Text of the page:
It was the Sequester!!! It was Easter!!! It was too cold!!! It was too much fiscal austerity!!!!
What we’ve got here is TOO MUCH BULLSHIT!!!
Wall Street, the MSM and your political hack representatives will try to spin our deteriorating economic calamity into gold, but report after report confirms that we are in recession and headed south. But, buy stocks anyway. Just because consumer spending accounts for 71% of GDP, why would a collapse in consumer spending have an impact on our economy? It takes a village of idiots to run this country.
Here is the link to the atrociously bad retail report:
Here are my observations, which will be SLIGHTLY different than the bullshit you will hear on CNBC or read on Marketwatch:
- Retail sales fell in March versus February by $2 billion, and shockingly January sales which had been reported as being higher, were revised lower. Your government drones doing their usual coverup.
- The increase over last year of 2.8% is less than the real inflation rate of 5%.
- Even auto sales dropped, despite 48% of sales from subprime loans and as long as 7 years.
- If there is a housing recovery how could furniture and electronics sales be flat with last year? I guess Blackrock isn’t buying furniture for their millions of rental units.
- How could Building Materials stores (Home Depot, Lowes) have flat sales if there is a housing recovery?
- General merchandise store (Wal-Mart, Target) sales fell month over month and year over year. This is with 5% inflation. The profits of department stores are going to plummet in the 1st quarter.
- Even internet sales were flat. They had been advancing at a 10% to 15% clip.
- Even with food inflation of 5% to 10%, grocery store sales declined.
- The fractional increase in restaurant and bar sales was due to inflation and people drowning their sorrows in alcohol.
This was a horrific retail report. The Obama tax increases, Obamacare premium increases, declining real wages for workers, and the continued QEing of the American middle class by Bernanke is why this is happening. It ain’t the fucking weather!!!
Retail sales post biggest drop in 9 months
Spending falls by 0.4% in March as most stores take a hit
By Jeffry Bartash, MarketWatch
WASHINGTON (MarketWatch) — Americans spent less at gasoline stations and most other stores in March, as retail sales posted the biggest decline in nine months.
The decline in sales — the biggest since last June — might be a sign that higher taxes and slower job creation are taking a bite out of the economy. A cold snap in March might also have limited sales for some retail items such as clothing.
Retail sales in the U.S. fell 0.4% last month after a revised 1.0% gain in February, the Commerce Department said Friday. That was below the MarketWatch forecast of a 0.1% decline.
Sales for January were also revised to show a 0.1% drop instead of a 0.2% increase, suggesting that first-quarter growth might not be as strong as forecast. The U.S. is estimated to have grown 3.0% in the first quarter, according to the latest MarketWatch estimate.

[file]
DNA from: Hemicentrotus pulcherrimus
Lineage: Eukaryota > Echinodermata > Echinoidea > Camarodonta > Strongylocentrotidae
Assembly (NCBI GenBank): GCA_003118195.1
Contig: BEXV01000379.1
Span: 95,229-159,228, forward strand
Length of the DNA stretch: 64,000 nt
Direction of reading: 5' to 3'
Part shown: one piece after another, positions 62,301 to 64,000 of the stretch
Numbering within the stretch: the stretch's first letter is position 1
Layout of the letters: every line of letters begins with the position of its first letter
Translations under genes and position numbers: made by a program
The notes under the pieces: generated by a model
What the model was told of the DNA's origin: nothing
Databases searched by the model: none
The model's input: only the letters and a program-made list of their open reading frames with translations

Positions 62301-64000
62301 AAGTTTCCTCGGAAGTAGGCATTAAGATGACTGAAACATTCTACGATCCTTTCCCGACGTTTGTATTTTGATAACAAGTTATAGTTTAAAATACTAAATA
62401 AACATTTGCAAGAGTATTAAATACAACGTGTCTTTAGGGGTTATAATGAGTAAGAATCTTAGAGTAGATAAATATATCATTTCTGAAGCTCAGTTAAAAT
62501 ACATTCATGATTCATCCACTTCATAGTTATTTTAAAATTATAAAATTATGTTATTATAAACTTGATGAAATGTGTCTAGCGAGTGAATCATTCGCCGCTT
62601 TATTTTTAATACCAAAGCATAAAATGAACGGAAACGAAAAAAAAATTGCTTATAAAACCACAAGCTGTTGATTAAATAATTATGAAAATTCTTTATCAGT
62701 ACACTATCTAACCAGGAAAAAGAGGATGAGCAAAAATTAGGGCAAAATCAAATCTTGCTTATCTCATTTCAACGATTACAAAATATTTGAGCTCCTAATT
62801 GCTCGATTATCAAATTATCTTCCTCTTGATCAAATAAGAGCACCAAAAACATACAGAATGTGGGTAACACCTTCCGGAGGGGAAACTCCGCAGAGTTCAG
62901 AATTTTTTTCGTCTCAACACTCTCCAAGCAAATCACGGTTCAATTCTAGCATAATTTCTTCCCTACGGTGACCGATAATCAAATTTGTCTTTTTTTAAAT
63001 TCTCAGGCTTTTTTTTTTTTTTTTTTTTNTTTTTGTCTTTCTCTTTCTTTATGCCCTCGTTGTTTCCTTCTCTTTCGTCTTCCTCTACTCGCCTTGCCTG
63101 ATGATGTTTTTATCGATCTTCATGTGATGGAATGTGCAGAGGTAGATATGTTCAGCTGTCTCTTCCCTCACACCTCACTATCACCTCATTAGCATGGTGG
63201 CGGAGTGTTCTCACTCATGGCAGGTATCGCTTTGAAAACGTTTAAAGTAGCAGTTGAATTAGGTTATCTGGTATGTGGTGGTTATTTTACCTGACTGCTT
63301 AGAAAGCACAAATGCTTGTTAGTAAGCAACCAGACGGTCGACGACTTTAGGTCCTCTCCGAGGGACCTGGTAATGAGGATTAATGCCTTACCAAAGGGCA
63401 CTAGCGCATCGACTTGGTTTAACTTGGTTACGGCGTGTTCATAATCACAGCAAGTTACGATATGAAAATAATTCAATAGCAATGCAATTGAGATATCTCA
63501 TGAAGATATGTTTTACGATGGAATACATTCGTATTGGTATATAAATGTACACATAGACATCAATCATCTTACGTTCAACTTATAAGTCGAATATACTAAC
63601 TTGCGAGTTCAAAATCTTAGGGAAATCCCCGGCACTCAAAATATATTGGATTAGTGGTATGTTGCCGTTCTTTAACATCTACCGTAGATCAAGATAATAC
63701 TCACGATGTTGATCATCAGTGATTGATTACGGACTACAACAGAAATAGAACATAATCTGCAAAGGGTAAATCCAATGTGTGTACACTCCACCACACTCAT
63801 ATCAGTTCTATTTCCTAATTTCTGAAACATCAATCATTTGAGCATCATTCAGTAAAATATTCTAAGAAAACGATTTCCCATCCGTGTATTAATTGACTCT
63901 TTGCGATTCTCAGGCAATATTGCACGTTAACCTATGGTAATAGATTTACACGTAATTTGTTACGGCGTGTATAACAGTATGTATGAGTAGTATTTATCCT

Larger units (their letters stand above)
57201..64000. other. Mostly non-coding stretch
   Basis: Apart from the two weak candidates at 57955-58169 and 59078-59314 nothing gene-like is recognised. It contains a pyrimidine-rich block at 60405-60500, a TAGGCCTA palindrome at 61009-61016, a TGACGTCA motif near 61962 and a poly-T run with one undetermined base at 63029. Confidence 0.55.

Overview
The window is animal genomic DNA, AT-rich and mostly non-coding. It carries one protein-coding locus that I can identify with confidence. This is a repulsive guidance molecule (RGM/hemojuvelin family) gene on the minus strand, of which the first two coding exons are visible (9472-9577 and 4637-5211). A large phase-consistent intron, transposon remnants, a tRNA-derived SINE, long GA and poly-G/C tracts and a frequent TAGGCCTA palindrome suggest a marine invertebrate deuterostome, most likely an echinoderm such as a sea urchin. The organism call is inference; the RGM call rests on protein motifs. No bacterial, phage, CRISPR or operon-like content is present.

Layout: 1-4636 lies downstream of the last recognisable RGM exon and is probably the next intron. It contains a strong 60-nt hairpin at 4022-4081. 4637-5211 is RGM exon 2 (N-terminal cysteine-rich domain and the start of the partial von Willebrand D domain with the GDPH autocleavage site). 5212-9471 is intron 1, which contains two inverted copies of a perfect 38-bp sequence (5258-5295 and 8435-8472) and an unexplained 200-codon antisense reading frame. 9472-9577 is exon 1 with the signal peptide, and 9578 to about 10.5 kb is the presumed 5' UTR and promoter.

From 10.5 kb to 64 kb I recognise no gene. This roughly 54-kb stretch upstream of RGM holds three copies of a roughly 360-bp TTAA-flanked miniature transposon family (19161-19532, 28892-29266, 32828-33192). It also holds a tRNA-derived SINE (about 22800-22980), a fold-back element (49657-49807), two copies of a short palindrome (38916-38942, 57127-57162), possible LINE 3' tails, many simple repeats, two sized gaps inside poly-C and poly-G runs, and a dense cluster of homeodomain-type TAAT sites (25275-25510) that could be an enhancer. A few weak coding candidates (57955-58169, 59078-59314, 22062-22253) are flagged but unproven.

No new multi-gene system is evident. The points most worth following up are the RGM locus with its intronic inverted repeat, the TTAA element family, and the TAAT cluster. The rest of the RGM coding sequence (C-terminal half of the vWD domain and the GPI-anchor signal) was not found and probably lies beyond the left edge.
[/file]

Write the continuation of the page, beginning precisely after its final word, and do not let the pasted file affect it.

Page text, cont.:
The drop in retail sales is the latest in a string of reports, including last week’s disappointing employment number for March, signaling the U.S. economy has cooled off again.
The “recent data suggest that the economy took a step backward in March after coming out of the gates reasonably strongly to start the year,” said Jim Baird, chief investment officer at Plante Moran Financial Advisors.
Sales fell the sharpest at gasoline stations, down 2.2% in the month, as the price at the pump declined. The average cost of regular gas fell from $3.72 a gallon to around $3.57 in March, according to government figures.
Falling sales at gas stations are a good thing for consumers because it gives them more to spend on other items aside from basic necessities. Yet Americans also reduced purchases at many other stores.
Sales fell a seasonally adjusted 0.6% at auto dealers, 1.6% at electronic and appliance stores, 1.2% at general-merchandise outlets and 1.1% at department stores.
Retailers that sell books, music, hobby items, personal-care goods also posted lower sales. Even spending at groceries tapered off.
Many economists had predicted sales might soften in the spring as consumers began to feel the pinch of higher taxes or move to rebuild a savings rate that plunged at the end of 2012. Reductions in federal spending via a law known as the sequester and a slower pace of hiring may have also weighed on consumer spending.
Retail sales account for about one-third of consumer spending, the main engine of the economy. They are a good proxy for how fast the U.S. is growing, though the data is prone to sharp revisions like what occurred in January.
A few retailers stood out in March. Spending jumped 0.9% at stores that sell home furnishings, a carryover from improving home sales. The housing market is finally rebounding from a long slump, and sales are expected to continue to rise.
Sales also rose at bars and restaurants, in somewhat of a surprise, as well as at Internet retailers, a category that has outperformed most others over the past decade.
Sales were essentially flat at apparel stores, perhaps because of a cold spell in March. That may have spurred shoppers to delay the purchase of new clothes for the spring, meaning there could be a snapback in April.
In February, the government revised the retail-sales increase to 1.0% from 1.1%